Friendly Settlement before the European Court of Human Rights

Even though they represent almost 50% of all reported cases before the European Court of Human Rights, settlements of human rights violations escape scholars’ attention. Whilst victims are increasingly expected to resolve their disputes amicably, it is unclear whether applicants will be better off accepting settlement offers rather than proceeding to litigation. The paper charts the practice of friendly settlements before the Court from 1980s to today, mapping a shift in approach from seeking bilateral solutions to the proactive role of the Registry as mediator encouraging states and applicants to settle their cases to relieve the Court of the heavy workload. The study of 10,500 cases reveals how strategies adopted by the Registry – from procedural changes to how and when consent is given to settlement, to the framing of settlement offers and a close relationship with representatives of the respondent state – have favoured the most frequent violators of the Convention and sidelined the interests of the applicant. The analysis uncovers that the imbalance between parties and lack of enforcement are very much present in the ECtHR settlement system and that the active role of the Registry has reinforced, rather than redressed these concerns. The findings expose the dangers of pursuing en masse settlement in the human rights context and raise concerns about achieving long-term justice for victims of human rights violations through other means than adjudication.

Friendly settlement has become an integral part of every case before the European Court of Human Rights.  Since 2019, every case coming to the Court has to go through an initial 12-week ‘friendly settlement phase’, followed by a 12-week contentious phase. Parties are strongly encouraged to settle cases before any consideration is given to the content of the case or the issues it raises. Though the friendly settlement process is not new, it has thus far been used mostly for the settlement of routine, repetitive cases. The move to put all cases coming to the Court through a mandatory friendly settlement phase promises to change the architecture of dispute settlement before the ECtHR. By changing the normal trajectory of a case through the ECtHR machinery, it seeks to nudge individual victims towards settlement, accelerate proceedings in less contentious cases and free up time for the Court to dedicate to cases raising new issues.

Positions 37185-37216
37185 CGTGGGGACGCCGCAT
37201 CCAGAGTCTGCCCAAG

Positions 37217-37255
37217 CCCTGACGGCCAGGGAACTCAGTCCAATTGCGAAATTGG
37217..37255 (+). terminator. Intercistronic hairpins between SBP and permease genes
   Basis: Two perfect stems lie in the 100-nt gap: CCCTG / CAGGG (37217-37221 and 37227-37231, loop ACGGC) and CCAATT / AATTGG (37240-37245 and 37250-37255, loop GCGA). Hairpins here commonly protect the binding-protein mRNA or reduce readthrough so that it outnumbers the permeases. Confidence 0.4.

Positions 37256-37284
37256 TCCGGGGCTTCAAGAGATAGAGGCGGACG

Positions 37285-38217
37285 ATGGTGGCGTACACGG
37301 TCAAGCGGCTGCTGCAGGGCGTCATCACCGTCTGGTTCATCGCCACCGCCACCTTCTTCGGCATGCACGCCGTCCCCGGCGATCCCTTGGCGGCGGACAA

States have enthusiastically welcomed these changes as reducing the workload of the Court and allowing them to ‘establish a culture of resolving human rights [disputes] inside the country, so that people are no longer forced to prove their truth abroad.’[3] Some applicants’ counsel also appear to be excited. In an aptly titled ‘Let’s be friends instead’, one such lawyer notes that the practice will ‘not affect the level of human rights protection itself, since the state concerned acknowledges the prejudice caused and it will pay compensation as well. In our view, the lack of a formal meritorious judgement will be more than compensated by the fact that our case ends much sooner.’[4] But not everyone shares in the excitement. In a revealing blog, Leach and Jamrjidze argue that the Court’s increasing reliance on friendly settlements and unilateral declarations to resolve its heavy workload puts more strain on the follow-up enforcement phase and on the Committee of Ministers as the body supervising compliance.[5] If agreements between individual victims and states can bypass the evaluation of the Court, their enforcement surely has to be appropriately scrutinised within the Council of Europe. Leach and Jamrijdze in this context worry that the role of the Committee in assessing the enforcement of friendly settlements has been limited or even non-existent and that the possibility to have cases restored before the Court if enforcement is not forthcoming has not proved successful. If friendly settlements and unilateral declarations become the norm, the new regime may enable states to make promises that then remain unfulfilled.